Monday, August 16, 2010

Tuttle's Red Barn, is it the end?

I have struggled many weeks with the words I would chose to tell you about the farm.As always there are many sides to this story. It breaks my heart to see the farm leave the hands of the Tuttle family,but, it's a decision that has been in the making for many years. For 384 years the Tuttle's have been re-inventing themselves to continue on a course chosen by their forefathers. I'm sure it was rarely an easy road ,but it was done successfully time and time again. The energy and imagination that was needed to do it one more time did not exist.The fact that the farm was very much needed as a leader in the growing Eat Local community was not of any concern to the decision makers at the farm.The farm has been passed down from father to son and that was never to change. In the 80's Will Tuttle was called to step forward and accept the task. Being the only son,pickings were a little slim for the right person to take the helm in this monumental task. Perhaps it would have been the proper time to change the rules but this was not to be. This article from the Yankee magazine, dated March 1981,brings to light the feelings of the last generation to be running the farm.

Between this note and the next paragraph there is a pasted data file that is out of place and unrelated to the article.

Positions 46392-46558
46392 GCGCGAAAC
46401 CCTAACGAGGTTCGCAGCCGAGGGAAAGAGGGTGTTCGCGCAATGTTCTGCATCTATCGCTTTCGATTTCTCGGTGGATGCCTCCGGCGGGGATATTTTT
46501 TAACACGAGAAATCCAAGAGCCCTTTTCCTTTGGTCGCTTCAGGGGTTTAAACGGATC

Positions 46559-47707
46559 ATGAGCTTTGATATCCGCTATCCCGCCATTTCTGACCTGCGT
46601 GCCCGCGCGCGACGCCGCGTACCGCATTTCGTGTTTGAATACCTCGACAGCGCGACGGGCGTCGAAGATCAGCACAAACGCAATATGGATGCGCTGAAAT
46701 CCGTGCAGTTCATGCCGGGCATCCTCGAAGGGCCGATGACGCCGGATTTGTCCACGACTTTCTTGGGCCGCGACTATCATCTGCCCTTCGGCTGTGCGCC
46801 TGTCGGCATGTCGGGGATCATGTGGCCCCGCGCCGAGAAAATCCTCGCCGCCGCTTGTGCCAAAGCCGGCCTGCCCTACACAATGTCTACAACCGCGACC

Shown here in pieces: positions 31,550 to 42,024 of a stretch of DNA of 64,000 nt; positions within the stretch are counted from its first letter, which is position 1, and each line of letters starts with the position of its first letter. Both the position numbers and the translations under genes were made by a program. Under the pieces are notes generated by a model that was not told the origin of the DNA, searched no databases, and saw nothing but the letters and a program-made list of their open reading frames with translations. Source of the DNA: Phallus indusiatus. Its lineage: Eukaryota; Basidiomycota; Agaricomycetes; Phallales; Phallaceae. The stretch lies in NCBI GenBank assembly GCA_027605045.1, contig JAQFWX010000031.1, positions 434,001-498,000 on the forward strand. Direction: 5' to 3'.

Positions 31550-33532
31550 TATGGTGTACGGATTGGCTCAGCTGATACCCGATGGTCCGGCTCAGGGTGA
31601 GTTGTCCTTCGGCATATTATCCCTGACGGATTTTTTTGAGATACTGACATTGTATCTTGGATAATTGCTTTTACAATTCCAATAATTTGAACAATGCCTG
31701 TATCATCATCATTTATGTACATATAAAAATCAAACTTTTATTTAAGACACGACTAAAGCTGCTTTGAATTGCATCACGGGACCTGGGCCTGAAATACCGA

The love of the land was unable to tether these children as it had so many times before. The almost zen-like chore of working the soil in the open greenhouses was not a thing of joy for Will Tuttle. Pictured here is Lucy Tuttle and other farm workers slowly raking the soil in preparation for seeding spring plantings. However,as always, my emotional state can not change history's march forward.We will have to see what comes of all this. I know the farm deserves to be nurtured and made useful. There is an easement that prevents housing development so we will just have to be patient and see what the future brings.
And now I must stop complaining and remind myself of the good things the farm has brought to me.This is my good friend Lucy Tuttle. We were at the farmers market in Union Square in N.Y. city. That's Rick of Rick's Picks.He is an active promoter of local food with an office right in the heart of Manhattan. Lucy would take me to the city every year and together we discovered new and exciting products that we thought the people in our area might find appealing. We started at the Fancy Food show at the Javits Center on the Hudson and worked our way to the Farmers Market.We managed to make the task last about 5 days. She introduced me to the city itself,always setting aside time to walk The Park, where we would come up with wonderful ideas to improve the barn when we returned.
The friends that join me every Tuesday for Stitch and Bitch started in the back room at the barn. Donna was the first to say "Will you guys teach me to knit?",and that's how it all started. Great times,good friends,for this I am so grateful. I will miss the barn as it use to be and look forward to its rebirth in the future. When I'm in need of a little assurance that all will be well I will read the poem. It helps,one should always look forward and never forget the past.....................said the hobbit

1 comment:

Margaret said...

I'm so sorry to hear about the farm. Are you still working there? I so hope that whatever happens it will remain a farm.